Mask making and mask festivals are among the oldest and most honoured Italian traditions associated with the ancient rites of Carnevale or Mardi Gras, the festival that preceded Lent, and with the Italian theatre. More than 100,000 people flock to Italy each February to celebrate Carnivale in the weeks preceding Lent.
For a delightful look into
the past, see the 1992 film production of Shakespeare's "Much Ado About
Nothing," starring Kenneth Branagh and Emma Thompson, and a colourful masked
ball with typical masks of the period, set in a beautiful Tuscan villa in 17th.
MASKS. In addition to
masquerades and annual Carnivale, masks today are used by theatre companies and
schools of drama, to demonstrate how the mask can help performers to develop a
character. When wearing the Neutral mask, (without any facial expression), the
actor must use the rest of his body to define the character he is playing.
There is magic in a
The mask decoration ranges
from real gold and silver leaf, mixed gold and silver, bronze effect, antique
gold, antique white; etching or drawings of Leonardo da Vinci, or Michelangelo,
to painting of Leonardo, Michelangelo, Hogarth, Botticelli, Caravaggio, Bosch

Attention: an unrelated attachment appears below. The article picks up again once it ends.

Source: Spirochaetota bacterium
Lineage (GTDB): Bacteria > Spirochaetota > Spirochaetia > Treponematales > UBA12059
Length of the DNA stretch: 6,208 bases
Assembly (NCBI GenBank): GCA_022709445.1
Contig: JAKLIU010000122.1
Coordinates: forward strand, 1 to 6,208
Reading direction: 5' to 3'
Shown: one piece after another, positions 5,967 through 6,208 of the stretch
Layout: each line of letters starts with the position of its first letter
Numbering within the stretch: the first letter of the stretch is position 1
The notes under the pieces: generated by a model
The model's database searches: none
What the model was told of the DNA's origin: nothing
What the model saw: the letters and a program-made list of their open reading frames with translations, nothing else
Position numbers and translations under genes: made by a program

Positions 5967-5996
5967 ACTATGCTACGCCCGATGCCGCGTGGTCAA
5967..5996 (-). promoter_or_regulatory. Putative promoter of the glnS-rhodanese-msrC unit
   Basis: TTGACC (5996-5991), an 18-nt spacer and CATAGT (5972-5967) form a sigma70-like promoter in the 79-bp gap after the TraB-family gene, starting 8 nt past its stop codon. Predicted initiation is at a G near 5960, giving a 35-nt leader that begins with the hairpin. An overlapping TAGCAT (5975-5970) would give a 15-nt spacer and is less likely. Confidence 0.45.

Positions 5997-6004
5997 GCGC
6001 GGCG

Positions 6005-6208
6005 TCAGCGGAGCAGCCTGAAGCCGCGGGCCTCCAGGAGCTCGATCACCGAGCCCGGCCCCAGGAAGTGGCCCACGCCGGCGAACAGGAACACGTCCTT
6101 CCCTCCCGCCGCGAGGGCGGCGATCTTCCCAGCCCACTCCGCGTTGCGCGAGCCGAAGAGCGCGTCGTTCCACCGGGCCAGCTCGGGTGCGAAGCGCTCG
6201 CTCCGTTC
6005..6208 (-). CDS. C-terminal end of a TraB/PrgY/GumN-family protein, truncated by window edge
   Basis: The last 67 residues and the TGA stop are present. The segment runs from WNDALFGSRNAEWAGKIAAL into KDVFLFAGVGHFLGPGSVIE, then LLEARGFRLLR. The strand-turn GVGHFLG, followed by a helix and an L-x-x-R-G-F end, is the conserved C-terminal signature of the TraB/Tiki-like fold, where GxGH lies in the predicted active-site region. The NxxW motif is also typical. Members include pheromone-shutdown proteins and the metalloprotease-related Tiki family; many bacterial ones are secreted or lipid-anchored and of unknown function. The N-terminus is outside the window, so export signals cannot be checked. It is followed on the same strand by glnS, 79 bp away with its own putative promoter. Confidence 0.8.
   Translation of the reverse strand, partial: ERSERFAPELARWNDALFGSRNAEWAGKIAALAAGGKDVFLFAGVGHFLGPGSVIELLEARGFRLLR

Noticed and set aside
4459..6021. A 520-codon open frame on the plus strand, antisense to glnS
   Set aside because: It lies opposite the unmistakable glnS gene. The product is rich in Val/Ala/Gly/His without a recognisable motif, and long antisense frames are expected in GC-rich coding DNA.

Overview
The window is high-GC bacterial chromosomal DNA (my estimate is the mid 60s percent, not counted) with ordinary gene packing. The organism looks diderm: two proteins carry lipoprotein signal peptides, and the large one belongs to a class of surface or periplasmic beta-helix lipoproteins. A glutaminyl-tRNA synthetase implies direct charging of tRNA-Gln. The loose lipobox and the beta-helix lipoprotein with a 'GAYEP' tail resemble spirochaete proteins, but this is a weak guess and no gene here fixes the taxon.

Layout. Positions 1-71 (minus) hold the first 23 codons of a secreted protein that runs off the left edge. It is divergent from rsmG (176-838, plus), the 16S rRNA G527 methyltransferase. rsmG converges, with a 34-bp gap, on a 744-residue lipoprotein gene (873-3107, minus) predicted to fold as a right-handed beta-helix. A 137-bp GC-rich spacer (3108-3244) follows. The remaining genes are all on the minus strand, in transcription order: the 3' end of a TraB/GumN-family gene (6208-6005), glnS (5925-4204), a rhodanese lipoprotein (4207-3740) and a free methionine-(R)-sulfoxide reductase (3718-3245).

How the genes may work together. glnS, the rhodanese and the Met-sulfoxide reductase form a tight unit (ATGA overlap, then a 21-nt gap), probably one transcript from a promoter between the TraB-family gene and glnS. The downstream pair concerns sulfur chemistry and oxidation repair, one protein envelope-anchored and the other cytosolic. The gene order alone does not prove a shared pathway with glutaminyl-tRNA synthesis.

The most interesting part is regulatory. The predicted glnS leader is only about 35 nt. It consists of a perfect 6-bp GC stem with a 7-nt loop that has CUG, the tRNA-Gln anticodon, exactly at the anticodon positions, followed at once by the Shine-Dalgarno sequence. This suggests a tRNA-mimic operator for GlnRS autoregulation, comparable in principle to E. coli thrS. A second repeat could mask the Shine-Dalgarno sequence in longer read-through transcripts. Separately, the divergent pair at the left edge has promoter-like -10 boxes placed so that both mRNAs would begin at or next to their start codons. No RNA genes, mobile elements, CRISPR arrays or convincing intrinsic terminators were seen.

and other classical painters. Masks of the Commedia dell'Arte and other
historical characters are available in all the finishes above, including the
traditional Fantasy design in black, red, and gold.
Masks come in many sizes,
from small face masks to full size head masks and hand-held 'stick' masks.
Sections of Michelangelo's famous statue Davide, the world famous landmark in
Florence, is available in many oversize sculptural wall decorations and a range
of regular sizes.
Masks make wonderful
gifts! Especially for the person
who is hard to please or likes the unusual - great gifts for weddings, house
warmings, graduations, birthdays, anniversaries, Halloween, Valentine's Day and
Christmas...or start your own collection!